Pro-Islamic State (ISIS) Media Outlets Celebrate Release Of Al-Qaeda-Linked Jihadi Figure Who Spent 10 Years In Lebanese Prison On Terrorism Charges

March 30, 2023

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On March 30, 2023, jihadi outlets reported that Lebanese authorities released Omar Bakri, a prominent Syrian-Lebanese jihadi figure who was sentenced to six years in prison in October 2014 for establishing a Lebanese affiliate of the Al-Qaeda-linked Syrian terrorist group Al-Nusra Front.[1]

VDL, a Lebanese media outlet, reported that Bakri's release comes after ten years of incarceration. The report included photos showing him at home with his family.[2]

A group of people posing for the cameraDescription automatically generated with medium confidence

Bakri was instrumental in developing the UK group Hizb ut-Tahrir, which seeks to establish an Islamic Caliphate, before founding Al-Muhajiroun (The Immigrants), an organization which praised the 9/11 attacks and was disbanded in 2004.[3]

Over the past years, jihadi clerics such as British pro-ISIS preacher Anjem Choudary, Australian pro-ISIS preacher Wisam Haddad, a.k.a. Abu Ousayd, have launched social media campaigns demanding the release of Bakri.[4]

Bakri 'Mentored' British Suicide Bomber

The Saudi-news website Elaph reported in February 2014 that Bakri acknowledged that "Mohammad Abdel Majid Wahid, a British [man] suspected of carrying out the suicide attack on Aleppo Central Prison, was a member of [Bakri's] Al-Muhajireen organization between 1996 and 2004. It is believed that Waheed, the first British suicide bomber in Syria, worked as a driver for Bakri Mohammed, and was his apprentice."[5]

Bakri's Son Fought With ISIS In Iraq

It was also reported in 2015 that Bakri's son, Bilal, was killed in Iraq while fighting alongside the Islamic State (ISIS) and was officially eulogized by the organization.[6]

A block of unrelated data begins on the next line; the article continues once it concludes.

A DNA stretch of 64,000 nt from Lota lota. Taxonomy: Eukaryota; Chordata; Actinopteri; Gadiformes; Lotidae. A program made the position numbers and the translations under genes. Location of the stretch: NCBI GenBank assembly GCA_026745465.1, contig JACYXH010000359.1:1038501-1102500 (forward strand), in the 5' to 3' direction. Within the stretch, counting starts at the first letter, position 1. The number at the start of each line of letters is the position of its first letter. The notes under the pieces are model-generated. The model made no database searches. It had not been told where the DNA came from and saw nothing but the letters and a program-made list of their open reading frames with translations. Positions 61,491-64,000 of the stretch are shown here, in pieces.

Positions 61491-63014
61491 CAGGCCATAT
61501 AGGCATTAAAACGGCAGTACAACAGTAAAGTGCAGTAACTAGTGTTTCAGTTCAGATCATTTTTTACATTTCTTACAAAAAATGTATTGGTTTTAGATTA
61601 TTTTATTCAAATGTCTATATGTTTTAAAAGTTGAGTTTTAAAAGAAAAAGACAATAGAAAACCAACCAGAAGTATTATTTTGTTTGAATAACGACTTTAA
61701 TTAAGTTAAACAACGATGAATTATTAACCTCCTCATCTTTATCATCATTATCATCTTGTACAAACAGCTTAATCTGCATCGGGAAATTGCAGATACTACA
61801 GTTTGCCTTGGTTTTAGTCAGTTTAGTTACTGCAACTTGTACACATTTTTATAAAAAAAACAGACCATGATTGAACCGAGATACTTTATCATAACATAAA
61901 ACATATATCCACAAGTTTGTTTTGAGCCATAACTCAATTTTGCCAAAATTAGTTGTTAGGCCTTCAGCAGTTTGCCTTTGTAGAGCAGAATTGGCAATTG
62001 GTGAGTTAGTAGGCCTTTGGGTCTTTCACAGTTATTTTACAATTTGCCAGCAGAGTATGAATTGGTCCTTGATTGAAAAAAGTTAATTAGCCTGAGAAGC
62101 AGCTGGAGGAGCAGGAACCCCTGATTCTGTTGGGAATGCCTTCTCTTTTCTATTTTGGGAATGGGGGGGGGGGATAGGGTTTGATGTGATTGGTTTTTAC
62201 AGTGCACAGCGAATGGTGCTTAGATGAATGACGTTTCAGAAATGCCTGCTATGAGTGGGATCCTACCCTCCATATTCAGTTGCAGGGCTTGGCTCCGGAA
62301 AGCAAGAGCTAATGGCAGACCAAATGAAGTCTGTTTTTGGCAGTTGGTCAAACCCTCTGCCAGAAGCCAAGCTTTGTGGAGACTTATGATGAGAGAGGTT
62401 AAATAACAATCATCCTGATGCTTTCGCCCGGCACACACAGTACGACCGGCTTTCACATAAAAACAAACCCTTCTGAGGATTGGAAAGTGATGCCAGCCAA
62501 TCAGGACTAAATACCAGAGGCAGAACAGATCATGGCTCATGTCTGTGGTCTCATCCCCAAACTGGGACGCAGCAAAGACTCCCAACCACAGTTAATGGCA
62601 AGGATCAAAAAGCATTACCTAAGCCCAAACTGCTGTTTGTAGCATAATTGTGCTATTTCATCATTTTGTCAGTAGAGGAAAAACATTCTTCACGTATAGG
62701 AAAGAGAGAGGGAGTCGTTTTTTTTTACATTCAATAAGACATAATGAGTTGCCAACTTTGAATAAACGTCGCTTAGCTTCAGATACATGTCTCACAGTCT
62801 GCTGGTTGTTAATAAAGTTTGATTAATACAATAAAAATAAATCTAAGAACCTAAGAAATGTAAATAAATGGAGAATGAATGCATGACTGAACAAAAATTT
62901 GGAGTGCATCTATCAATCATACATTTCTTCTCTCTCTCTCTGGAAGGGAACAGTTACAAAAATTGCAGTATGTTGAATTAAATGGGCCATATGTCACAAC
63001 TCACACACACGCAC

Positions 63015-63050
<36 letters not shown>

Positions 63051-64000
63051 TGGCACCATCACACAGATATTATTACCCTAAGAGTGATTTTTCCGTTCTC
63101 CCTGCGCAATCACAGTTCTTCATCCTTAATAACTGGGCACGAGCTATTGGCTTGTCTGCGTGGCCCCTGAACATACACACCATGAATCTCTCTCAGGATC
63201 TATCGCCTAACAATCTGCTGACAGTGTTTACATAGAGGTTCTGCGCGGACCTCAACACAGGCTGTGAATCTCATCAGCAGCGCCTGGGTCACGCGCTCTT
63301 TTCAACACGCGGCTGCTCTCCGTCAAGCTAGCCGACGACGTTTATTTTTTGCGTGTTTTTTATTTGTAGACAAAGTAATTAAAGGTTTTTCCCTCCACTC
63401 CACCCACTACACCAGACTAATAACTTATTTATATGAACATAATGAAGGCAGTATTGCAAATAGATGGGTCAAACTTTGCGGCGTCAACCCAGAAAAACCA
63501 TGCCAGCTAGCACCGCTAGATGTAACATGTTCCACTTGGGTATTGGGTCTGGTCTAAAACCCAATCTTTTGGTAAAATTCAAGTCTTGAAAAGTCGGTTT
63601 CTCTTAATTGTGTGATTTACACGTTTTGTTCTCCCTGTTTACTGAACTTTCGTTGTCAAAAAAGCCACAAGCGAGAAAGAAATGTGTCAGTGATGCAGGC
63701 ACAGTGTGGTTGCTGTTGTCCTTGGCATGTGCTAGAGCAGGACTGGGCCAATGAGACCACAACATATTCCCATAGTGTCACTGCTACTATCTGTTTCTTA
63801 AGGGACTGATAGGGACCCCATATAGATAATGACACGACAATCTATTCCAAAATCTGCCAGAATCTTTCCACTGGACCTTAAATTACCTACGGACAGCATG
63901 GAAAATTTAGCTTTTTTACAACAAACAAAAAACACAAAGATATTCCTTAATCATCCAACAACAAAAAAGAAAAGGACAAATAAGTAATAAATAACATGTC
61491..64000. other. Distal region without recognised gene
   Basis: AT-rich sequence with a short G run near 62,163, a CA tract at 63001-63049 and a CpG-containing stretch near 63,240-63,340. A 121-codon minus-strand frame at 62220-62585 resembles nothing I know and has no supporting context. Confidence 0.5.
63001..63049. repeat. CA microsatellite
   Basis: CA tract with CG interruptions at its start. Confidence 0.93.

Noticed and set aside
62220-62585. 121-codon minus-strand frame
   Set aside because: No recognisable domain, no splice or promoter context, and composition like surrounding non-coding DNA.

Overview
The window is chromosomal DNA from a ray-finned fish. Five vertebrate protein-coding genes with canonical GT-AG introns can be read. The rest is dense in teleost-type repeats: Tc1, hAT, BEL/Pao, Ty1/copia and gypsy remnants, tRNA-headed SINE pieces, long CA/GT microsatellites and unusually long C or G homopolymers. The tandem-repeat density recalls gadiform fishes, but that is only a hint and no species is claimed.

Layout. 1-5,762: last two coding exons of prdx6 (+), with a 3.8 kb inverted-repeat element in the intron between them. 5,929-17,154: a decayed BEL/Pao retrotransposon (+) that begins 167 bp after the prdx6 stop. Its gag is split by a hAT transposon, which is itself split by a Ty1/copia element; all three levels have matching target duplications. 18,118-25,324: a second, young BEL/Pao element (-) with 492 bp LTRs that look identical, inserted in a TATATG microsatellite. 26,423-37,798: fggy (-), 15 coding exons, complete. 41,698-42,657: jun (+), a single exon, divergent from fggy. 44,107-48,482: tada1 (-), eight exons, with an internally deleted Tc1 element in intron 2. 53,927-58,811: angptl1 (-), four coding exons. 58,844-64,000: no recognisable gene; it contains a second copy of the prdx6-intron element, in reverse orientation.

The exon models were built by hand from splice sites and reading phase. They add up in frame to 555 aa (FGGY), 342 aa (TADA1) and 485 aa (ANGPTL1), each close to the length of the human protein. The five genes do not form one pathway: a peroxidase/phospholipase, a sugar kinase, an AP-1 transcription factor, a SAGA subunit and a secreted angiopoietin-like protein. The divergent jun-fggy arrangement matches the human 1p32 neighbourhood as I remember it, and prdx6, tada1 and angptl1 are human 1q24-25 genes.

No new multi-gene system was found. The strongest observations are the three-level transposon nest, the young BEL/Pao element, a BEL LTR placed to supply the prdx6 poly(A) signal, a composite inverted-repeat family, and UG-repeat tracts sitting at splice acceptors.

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Bakri's son Bilal, featured in the ISIS poster series "Caravan of Martyrs."

Pro-ISIS Outlets: His Son Fought With ISIS

A pro-ISIS Telegram channel that advocates for the release of clerics held in prison on terrorism-related charges shared a post celebrating Bakri's release. "Sheikh Omar Bakri has been released! Alhamdulillah [praise to Allah]," it wrote.

Similarly, a pro-ISIS outlet on the ISIS-operated Rocket.Chat server reporting on Bakri's release. It also posted photos of him at home with his family, pointing out a decorative pillow that is visible in one of the photos, embroidered with the name of his son, Bilal, who was killed fighting with ISIS in Iraq.[7]

Pro-Hay'at Tahrir Al-Sham (HTS) Outlet: Bakri Opposed Lebanese Hizbullah

Telegram channels which cover the activity of jihadi factions in Syria published posts highlighting Bakri's release and emphasizing that he was imprisoned for opposing Lebanese Hizbullah.

A pro-Hayat Tahrir Al-Sham (HTS) channel wrote: "The preacher Sheikh Omar Bakri Fustuk was released from Roumieh Detention Center after serving 10 years since his arrest on terrorism-related charges. Some sources explained that the reason for the arrest was his advocacy in favor of the Syrian revolution and condemnation of Lebanese Hizbullah's intervention in Syria."[8]

Reactions On Twitter

A Salafi Twitter account that often calls for the release of jihadi clerics imprisoned for terrorism charges and the implementation of shari'a also celebrated Bakri's release, tweeting: "Sheikh Omar Bakri has been released from prison." The account changed its cover photo to show Bakri at home with his family following his release.[9]

Another Twitter account, which advocates for the release of Aafia Siddiqui, the Pakistani Al-Qaeda-linked neuroscientist incarcerated in the U.S. for attempting to kill a U.S. soldier in Afghanistan, posted the same photo of Bakri following his release, writing: "They are saying Sheikh Oman Bakri has been released. Alhamudillah."[10]

In a second tweet the channel confirmed the news, expressing joy.


[1] After severing its ties with Al-Qaeda, Al-Nusra Front rebranded itself as Hay'at Tahrir Al-Sham (HTS) in 2016.

[2], March 30, 2023.

[5], Feb 14, 2014. Last accessed March 30, 2023.

[6], December 29, 2015. Last accessed March 30, 2023.

[7] Rocket Chat, March 30, 2023.

[8] Telegram, March 30, 2023.

[9] Twitter, March 29, 2023.

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